Yes, good point. You’d think this would be a distinction our glorious media would make in their reporting, wouldn’t you?

  8. The only credible answer I’ve heard to this is simply that Republicans never had any intention of doing anything about it.

    Exactly. Caught with their pants down.

  9. I think that those who believe that this could be a masterful double cross or feint of some kind from Trump are deluding themselves.

    Me too.

    In terms of next steps I think Ryan must go – he’s clearly failed in his role as ringleader.

    Pence – he might be suffering from the same delusions as Trump, but clearly he has failed in the role Trump hired him for, as an experienced politician that could help him navigate Washington. He’s probably unfireable though.

    Yup and yup.

  10. It’s probably nothing more sinister than the Republicans being genuinely divided on the issue. I blame that on the tensions between trying to be re-elected every two years, balanced with the flow of bribes and favours that so dominate American politics.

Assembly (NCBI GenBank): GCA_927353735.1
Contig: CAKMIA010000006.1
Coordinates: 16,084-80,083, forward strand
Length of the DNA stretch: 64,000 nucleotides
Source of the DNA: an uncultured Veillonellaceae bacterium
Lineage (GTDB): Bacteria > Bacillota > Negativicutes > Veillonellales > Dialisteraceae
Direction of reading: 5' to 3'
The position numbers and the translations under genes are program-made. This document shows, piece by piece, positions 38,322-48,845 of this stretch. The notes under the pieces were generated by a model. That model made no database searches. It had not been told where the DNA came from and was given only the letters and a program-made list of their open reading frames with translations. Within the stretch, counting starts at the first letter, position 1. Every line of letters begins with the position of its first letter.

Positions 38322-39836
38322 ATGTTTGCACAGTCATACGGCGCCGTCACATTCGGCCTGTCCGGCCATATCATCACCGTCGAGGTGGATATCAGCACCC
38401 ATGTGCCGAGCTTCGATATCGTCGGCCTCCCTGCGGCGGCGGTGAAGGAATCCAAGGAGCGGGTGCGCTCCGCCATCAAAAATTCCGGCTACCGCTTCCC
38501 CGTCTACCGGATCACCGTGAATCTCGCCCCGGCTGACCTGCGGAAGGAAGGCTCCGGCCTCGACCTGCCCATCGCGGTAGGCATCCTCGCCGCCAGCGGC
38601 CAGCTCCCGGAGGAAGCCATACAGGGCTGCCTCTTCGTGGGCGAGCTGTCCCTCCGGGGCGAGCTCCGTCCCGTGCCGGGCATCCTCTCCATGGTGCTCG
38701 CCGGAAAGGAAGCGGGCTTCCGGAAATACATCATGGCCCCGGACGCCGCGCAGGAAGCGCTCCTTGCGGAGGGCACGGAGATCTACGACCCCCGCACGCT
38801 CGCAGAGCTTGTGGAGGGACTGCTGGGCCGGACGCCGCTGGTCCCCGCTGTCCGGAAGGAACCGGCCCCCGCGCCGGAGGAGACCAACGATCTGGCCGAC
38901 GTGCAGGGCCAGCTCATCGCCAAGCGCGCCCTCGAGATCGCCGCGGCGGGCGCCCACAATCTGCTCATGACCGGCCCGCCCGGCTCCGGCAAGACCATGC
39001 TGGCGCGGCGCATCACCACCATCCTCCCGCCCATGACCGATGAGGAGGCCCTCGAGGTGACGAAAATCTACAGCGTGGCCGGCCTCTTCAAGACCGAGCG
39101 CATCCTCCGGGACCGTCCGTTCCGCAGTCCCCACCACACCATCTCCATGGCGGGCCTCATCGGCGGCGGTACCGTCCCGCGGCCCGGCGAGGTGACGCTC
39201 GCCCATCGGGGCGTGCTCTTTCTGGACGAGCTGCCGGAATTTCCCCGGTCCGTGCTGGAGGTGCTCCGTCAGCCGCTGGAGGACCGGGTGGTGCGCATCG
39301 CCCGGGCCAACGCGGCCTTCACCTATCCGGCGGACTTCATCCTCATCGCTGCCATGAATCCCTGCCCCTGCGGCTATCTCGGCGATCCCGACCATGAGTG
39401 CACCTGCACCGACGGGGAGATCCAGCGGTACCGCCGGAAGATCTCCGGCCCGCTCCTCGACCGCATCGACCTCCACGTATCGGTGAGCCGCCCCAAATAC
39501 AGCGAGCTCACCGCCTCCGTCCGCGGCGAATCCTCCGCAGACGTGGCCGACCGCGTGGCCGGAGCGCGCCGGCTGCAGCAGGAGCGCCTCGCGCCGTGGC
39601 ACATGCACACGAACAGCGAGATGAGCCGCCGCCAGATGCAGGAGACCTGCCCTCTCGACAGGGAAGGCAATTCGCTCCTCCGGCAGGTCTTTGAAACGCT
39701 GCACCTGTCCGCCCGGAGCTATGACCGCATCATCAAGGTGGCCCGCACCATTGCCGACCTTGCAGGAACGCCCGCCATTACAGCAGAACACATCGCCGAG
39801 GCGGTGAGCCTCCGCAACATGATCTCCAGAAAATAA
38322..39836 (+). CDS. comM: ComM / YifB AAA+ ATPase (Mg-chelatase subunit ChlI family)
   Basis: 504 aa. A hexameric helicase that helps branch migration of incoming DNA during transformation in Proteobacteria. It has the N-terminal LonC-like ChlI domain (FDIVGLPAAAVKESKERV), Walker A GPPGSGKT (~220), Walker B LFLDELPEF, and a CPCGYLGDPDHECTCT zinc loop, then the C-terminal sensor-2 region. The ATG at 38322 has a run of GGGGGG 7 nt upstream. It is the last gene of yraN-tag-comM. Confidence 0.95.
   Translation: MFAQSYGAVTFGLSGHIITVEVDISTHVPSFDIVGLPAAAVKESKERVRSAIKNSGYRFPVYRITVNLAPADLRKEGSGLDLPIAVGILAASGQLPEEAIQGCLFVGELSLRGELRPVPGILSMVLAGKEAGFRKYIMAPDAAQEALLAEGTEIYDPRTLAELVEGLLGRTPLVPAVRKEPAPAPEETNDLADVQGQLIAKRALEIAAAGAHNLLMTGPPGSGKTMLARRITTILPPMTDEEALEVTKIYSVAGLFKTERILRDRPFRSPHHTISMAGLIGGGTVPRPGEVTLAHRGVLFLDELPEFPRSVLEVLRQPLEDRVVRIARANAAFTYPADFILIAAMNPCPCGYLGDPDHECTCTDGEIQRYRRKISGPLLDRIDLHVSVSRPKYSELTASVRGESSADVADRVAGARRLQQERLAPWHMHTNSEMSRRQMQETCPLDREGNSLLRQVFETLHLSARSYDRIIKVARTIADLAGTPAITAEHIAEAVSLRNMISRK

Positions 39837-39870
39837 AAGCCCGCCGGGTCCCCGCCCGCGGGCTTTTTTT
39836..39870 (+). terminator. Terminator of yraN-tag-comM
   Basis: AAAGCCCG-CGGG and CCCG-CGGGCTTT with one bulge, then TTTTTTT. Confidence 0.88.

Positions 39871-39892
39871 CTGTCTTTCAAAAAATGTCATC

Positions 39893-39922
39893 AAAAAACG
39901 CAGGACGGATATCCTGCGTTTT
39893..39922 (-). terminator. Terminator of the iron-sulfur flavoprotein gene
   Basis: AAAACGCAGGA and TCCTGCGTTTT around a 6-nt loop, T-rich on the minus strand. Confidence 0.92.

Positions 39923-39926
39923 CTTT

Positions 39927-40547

That’s why pols hate Trump: it’s bloody difficult to bribe a billionaire.

  11. It’s probably nothing more sinister than the Republicans being genuinely divided on the issue.

    Indeed.

    That’s why pols hate Trump: it’s bloody difficult to bribe a billionaire.

    Plus he financed his political career himself, so doesn’t owe anyone any favours once in office.

  12. Whatever his faults Trump remains ‘not-Hillary’. If she had won Garland would be on the supreme court by now.

    That being said, hope is a cruel thing. Even if Trump performs in line with our expectations this will be far short of our hopes.